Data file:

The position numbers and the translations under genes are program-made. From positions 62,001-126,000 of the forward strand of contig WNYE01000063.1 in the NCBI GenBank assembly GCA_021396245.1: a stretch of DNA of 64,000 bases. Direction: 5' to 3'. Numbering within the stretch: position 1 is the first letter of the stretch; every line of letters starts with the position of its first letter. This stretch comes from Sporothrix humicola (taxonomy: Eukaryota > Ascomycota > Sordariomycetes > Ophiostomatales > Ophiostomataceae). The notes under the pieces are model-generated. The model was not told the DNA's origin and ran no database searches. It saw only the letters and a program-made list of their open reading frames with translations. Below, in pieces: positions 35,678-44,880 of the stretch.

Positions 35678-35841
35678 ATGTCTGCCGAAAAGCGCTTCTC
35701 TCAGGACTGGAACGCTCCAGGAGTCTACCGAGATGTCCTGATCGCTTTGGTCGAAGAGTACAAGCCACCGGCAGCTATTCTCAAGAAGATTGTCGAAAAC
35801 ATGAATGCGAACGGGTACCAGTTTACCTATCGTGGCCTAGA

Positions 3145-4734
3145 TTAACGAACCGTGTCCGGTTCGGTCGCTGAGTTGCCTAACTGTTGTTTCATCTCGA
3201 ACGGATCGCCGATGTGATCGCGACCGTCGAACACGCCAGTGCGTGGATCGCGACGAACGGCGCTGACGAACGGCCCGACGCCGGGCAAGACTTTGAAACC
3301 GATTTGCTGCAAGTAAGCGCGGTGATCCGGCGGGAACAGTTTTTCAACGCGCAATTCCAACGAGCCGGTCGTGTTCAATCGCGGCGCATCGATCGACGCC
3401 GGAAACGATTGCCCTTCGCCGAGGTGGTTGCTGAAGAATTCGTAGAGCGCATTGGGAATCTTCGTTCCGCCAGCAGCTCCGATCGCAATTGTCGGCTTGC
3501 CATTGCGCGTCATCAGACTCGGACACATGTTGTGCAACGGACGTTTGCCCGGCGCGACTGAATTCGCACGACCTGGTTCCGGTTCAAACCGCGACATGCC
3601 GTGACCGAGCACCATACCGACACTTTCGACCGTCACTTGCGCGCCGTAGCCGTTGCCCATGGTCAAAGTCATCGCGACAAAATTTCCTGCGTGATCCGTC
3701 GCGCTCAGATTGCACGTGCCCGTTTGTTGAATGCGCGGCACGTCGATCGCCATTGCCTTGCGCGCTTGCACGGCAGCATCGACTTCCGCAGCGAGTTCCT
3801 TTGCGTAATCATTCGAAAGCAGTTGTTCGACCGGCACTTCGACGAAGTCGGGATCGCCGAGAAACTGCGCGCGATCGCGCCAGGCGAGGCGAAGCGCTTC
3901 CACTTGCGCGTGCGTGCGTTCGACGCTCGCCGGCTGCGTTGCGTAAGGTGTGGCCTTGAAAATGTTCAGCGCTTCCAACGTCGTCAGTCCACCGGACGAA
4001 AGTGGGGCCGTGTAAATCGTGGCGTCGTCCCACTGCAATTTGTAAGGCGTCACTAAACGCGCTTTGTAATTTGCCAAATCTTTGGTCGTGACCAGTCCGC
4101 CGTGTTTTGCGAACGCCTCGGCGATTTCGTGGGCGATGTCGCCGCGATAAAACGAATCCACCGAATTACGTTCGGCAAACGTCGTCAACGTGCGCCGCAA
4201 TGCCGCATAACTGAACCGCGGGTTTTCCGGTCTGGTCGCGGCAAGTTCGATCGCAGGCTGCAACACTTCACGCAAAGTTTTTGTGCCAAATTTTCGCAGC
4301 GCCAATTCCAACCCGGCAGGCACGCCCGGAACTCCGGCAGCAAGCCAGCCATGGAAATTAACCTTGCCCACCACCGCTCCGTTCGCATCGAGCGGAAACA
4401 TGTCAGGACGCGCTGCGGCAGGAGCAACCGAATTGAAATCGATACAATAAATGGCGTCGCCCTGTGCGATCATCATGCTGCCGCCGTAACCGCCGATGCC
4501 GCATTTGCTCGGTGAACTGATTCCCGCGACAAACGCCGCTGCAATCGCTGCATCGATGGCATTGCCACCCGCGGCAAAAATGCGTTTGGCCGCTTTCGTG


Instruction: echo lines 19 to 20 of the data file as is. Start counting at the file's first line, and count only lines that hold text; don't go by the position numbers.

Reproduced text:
4301 GCCAATTCCAACCCGGCAGGCACGCCCGGAACTCCGGCAGCAAGCCAGCCATGGAAATTAACCTTGCCCACCACCGCTCCGTTCGCATCGAGCGGAAACA
4401 TGTCAGGACGCGCTGCGGCAGGAGCAACCGAATTGAAATCGATACAATAAATGGCGTCGCCCTGTGCGATCATCATGCTGCCGCCGTAACCGCCGATGCC